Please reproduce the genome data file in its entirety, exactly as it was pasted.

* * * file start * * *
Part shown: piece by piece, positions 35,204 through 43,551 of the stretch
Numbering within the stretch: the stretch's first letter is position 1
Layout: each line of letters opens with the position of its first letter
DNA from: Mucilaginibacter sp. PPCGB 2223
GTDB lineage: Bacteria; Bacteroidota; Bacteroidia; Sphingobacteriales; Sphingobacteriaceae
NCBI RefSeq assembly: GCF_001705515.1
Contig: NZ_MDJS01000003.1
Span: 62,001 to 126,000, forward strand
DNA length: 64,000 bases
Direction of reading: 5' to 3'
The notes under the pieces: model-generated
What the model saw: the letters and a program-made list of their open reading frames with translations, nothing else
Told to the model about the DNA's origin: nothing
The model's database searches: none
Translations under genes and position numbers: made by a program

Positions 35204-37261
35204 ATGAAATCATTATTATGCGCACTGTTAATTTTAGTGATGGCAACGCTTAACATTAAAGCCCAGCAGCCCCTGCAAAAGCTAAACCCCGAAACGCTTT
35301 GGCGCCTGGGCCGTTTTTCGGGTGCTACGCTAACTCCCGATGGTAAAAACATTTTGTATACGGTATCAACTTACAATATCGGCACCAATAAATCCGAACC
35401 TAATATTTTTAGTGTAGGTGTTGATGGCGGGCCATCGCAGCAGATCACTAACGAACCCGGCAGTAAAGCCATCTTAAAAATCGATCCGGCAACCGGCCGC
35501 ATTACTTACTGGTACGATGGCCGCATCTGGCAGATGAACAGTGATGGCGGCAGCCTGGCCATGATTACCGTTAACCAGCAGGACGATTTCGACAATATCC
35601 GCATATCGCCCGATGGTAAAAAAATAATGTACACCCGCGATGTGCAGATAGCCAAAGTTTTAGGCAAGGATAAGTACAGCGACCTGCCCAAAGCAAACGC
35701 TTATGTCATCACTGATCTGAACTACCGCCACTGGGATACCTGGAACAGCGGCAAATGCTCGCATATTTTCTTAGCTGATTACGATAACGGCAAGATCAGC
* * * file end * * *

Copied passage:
Part shown: piece by piece, positions 35,204 through 43,551 of the stretch
Numbering within the stretch: the stretch's first letter is position 1
Layout: each line of letters opens with the position of its first letter
DNA from: Mucilaginibacter sp. PPCGB 2223
GTDB lineage: Bacteria; Bacteroidota; Bacteroidia; Sphingobacteriales; Sphingobacteriaceae
NCBI RefSeq assembly: GCF_001705515.1
Contig: NZ_MDJS01000003.1
Span: 62,001 to 126,000, forward strand
DNA length: 64,000 bases
Direction of reading: 5' to 3'
The notes under the pieces: model-generated
What the model saw: the letters and a program-made list of their open reading frames with translations, nothing else
Told to the model about the DNA's origin: nothing
The model's database searches: none
Translations under genes and position numbers: made by a program

Positions 35204-37261
35204 ATGAAATCATTATTATGCGCACTGTTAATTTTAGTGATGGCAACGCTTAACATTAAAGCCCAGCAGCCCCTGCAAAAGCTAAACCCCGAAACGCTTT
35301 GGCGCCTGGGCCGTTTTTCGGGTGCTACGCTAACTCCCGATGGTAAAAACATTTTGTATACGGTATCAACTTACAATATCGGCACCAATAAATCCGAACC
35401 TAATATTTTTAGTGTAGGTGTTGATGGCGGGCCATCGCAGCAGATCACTAACGAACCCGGCAGTAAAGCCATCTTAAAAATCGATCCGGCAACCGGCCGC
35501 ATTACTTACTGGTACGATGGCCGCATCTGGCAGATGAACAGTGATGGCGGCAGCCTGGCCATGATTACCGTTAACCAGCAGGACGATTTCGACAATATCC
35601 GCATATCGCCCGATGGTAAAAAAATAATGTACACCCGCGATGTGCAGATAGCCAAAGTTTTAGGCAAGGATAAGTACAGCGACCTGCCCAAAGCAAACGC
35701 TTATGTCATCACTGATCTGAACTACCGCCACTGGGATACCTGGAACAGCGGCAAATGCTCGCATATTTTCTTAGCTGATTACGATAACGGCAAGATCAGC